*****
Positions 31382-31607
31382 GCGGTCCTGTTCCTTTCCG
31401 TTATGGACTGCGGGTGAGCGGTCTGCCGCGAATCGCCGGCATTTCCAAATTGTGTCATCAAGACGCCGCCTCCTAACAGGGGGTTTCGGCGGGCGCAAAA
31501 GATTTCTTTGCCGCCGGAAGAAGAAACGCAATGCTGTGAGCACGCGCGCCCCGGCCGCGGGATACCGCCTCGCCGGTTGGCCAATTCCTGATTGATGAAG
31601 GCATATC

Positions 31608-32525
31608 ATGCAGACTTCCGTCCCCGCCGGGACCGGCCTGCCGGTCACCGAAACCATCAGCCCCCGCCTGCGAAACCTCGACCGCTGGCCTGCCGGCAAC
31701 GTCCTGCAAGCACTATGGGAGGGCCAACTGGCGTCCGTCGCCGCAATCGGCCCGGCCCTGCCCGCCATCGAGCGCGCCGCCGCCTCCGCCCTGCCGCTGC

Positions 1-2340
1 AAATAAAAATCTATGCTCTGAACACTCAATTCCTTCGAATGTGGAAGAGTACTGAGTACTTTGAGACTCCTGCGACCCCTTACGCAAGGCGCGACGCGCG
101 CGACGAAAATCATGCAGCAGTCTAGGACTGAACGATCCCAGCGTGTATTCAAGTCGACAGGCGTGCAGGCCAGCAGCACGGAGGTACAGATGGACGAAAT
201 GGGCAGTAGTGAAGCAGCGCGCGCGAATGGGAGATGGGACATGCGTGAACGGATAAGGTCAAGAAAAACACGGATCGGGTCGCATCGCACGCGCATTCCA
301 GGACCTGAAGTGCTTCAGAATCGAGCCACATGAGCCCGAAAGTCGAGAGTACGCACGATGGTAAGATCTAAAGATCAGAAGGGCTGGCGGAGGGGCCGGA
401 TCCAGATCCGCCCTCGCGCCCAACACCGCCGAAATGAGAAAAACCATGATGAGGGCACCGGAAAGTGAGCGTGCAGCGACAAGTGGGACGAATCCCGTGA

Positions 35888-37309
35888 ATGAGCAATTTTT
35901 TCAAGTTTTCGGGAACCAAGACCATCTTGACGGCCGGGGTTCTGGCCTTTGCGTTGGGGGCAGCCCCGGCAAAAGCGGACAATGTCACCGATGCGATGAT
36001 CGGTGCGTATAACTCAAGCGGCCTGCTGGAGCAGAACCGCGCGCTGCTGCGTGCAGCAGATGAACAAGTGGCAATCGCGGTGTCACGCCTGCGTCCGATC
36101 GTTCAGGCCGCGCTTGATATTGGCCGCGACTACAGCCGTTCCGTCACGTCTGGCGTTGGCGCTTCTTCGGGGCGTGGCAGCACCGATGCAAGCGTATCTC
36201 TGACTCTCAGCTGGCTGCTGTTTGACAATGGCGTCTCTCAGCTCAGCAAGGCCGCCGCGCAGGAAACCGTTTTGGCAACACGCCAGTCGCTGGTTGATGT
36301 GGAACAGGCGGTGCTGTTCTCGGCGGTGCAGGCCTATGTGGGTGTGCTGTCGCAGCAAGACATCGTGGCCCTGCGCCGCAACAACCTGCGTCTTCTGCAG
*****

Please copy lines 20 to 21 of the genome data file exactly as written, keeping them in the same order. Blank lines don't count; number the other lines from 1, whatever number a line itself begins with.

36201 TGACTCTCAGCTGGCTGCTGTTTGACAATGGCGTCTCTCAGCTCAGCAAGGCCGCCGCGCAGGAAACCGTTTTGGCAACACGCCAGTCGCTGGTTGATGT
36301 GGAACAGGCGGTGCTGTTCTCGGCGGTGCAGGCCTATGTGGGTGTGCTGTCGCAGCAAGACATCGTGGCCCTGCGCCGCAACAACCTGCGTCTTCTGCAG